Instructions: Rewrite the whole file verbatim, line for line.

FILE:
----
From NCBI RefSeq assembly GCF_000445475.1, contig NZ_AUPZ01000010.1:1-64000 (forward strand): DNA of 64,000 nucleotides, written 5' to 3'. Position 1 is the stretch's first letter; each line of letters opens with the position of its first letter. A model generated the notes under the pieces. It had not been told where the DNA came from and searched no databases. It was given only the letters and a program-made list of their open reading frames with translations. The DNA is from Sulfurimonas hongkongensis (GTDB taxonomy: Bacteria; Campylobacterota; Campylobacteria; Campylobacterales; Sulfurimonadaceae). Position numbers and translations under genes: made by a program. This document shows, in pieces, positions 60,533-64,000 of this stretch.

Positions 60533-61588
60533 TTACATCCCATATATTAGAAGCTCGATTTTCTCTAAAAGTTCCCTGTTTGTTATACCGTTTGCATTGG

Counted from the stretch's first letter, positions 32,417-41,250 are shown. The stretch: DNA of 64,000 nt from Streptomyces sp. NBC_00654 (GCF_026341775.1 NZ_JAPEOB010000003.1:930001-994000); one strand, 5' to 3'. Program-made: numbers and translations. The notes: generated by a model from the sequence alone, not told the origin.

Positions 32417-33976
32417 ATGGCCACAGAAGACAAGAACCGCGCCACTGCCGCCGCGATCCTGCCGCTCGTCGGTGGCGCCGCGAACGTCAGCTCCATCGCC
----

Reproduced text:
From NCBI RefSeq assembly GCF_000445475.1, contig NZ_AUPZ01000010.1:1-64000 (forward strand): DNA of 64,000 nucleotides, written 5' to 3'. Position 1 is the stretch's first letter; each line of letters opens with the position of its first letter. A model generated the notes under the pieces. It had not been told where the DNA came from and searched no databases. It was given only the letters and a program-made list of their open reading frames with translations. The DNA is from Sulfurimonas hongkongensis (GTDB taxonomy: Bacteria; Campylobacterota; Campylobacteria; Campylobacterales; Sulfurimonadaceae). Position numbers and translations under genes: made by a program. This document shows, in pieces, positions 60,533-64,000 of this stretch.

Positions 60533-61588
60533 TTACATCCCATATATTAGAAGCTCGATTTTCTCTAAAAGTTCCCTGTTTGTTATACCGTTTGCATTGG

Counted from the stretch's first letter, positions 32,417-41,250 are shown. The stretch: DNA of 64,000 nt from Streptomyces sp. NBC_00654 (GCF_026341775.1 NZ_JAPEOB010000003.1:930001-994000); one strand, 5' to 3'. Program-made: numbers and translations. The notes: generated by a model from the sequence alone, not told the origin.

Positions 32417-33976
32417 ATGGCCACAGAAGACAAGAACCGCGCCACTGCCGCCGCGATCCTGCCGCTCGTCGGTGGCGCCGCGAACGTCAGCTCCATCGCC